Only in Denton

There's always that one moment that could only happen in this city. Alumni share their favorite stories.
Written by: 
Jessica DeLeón
Sharon Barnhill and Nina Austin
Sharon Barnhill (’77), right in cavewoman costume, and Nina Austin (’77) at the Denton Community Theatre’s 2015 “Upstage Downstage” fundraiser at the Campus Theatre.

Dentonites don't think twice about other people's quirky appearances.

Sharon Barnhill ('77), who is active in community theater, was driving home from a musical production in her costume -- as a cavewoman, complete with a bone in her hair. She stopped at an intersection to look at a rainbow that had popped up in the sky. She and a guy started a conversation, and after they parted ways, she realized something.

"He never asked me why I had a bone in my hair," Barnhill says. "That's what I like about Denton."

In the early 2000s, Darien Orr ('86) noticed the city of Austin had so many products with imagery of the city, but Denton didn't offer similar items.

"I wanted to do something to show iconic Denton places and events," she says.

She created a series of postcards called "Out and About in Denton" that depicted her vintage Barbie and Ken dolls frolicking around the city. The dolls are seen at Frosty's, the North Texas State Fair and Rodeo, and other Denton hotspots. But no one questioned her while she was shooting the photos.

"Only in Denton can you be on your stomach photographing Barbie and Ken on the courthouse lawn and nobody blinks an eye," she says.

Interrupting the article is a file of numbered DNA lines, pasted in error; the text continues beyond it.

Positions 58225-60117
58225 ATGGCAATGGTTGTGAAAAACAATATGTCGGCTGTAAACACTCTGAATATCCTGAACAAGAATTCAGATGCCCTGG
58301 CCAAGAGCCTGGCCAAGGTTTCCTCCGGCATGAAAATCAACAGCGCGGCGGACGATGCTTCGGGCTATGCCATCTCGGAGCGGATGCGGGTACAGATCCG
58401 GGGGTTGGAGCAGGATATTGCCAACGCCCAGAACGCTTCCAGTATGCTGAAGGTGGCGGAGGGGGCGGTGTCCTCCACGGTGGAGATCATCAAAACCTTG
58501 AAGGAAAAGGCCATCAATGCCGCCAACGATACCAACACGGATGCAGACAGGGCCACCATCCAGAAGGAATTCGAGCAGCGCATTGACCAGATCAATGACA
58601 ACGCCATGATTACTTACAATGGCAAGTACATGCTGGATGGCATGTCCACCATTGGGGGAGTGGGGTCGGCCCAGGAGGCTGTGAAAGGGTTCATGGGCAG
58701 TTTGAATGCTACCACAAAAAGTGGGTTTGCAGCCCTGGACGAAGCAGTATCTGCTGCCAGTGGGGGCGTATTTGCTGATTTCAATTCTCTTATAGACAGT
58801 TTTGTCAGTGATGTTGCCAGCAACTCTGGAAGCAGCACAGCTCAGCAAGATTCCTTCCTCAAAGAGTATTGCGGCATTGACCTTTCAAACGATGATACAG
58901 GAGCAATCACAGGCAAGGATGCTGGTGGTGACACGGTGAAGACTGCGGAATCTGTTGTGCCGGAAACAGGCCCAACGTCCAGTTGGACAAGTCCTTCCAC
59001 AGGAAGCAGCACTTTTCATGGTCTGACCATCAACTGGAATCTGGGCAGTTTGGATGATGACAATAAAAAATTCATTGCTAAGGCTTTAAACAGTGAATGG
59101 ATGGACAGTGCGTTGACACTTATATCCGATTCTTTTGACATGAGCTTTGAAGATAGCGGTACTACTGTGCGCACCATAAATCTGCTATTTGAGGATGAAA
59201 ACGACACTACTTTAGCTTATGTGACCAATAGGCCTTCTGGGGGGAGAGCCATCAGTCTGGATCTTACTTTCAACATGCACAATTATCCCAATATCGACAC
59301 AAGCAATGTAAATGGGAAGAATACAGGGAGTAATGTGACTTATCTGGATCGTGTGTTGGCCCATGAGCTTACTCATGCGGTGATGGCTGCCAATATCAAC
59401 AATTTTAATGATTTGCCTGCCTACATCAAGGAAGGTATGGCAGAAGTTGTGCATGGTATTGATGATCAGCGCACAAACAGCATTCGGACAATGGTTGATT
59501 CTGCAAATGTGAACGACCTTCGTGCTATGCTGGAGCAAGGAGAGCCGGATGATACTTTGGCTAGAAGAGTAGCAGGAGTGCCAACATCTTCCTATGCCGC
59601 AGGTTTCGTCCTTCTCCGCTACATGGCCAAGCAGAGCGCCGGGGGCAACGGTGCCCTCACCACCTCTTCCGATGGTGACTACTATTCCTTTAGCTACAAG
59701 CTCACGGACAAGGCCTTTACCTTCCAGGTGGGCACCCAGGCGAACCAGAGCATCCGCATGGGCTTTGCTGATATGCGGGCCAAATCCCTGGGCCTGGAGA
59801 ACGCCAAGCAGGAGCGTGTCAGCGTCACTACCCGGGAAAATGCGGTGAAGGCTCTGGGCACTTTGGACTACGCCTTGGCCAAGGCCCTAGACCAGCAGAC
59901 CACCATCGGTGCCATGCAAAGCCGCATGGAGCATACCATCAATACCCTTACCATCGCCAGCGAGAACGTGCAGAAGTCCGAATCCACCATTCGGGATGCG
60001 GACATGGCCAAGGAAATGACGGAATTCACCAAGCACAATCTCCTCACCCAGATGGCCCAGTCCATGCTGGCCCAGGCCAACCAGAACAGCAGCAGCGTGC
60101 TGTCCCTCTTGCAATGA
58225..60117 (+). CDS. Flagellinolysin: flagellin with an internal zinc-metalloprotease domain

Barbie and Ken dolls
A vintage pair of Barbie and Ken dolls, photographed by Darien Orr (’86), hang out at the Denton downtown square.

When the Day of the Dead Festival began in 2011, an apartment building was under construction across from Dan's Silverleaf. The first floor and frame were complete, but the second floor was still in progress, with a pile of debris.

"I looked right before showtime and there were 50 or 100 people sitting upstairs, their feet dangling off the edges," says festival founder David J. Anzaldúa Pierce ('97). "And nothing happened. Nobody fell off. I thought right then and there, 'Oh my god, I can't believe this thing isn't dead in the water the first year.' It had a real Fry Street Fair kind of vibe. They just climbed up there and enjoyed themselves."

"It sort of speaks to the whole vibe of the day," Pierce says. "It's always been family and community focused. It gets bigger. In those early days, so many things could have gone wrong, and they didn't. You could feel it. It was a fun, magical, only-in-Denton moment. It set it up to be what it is now."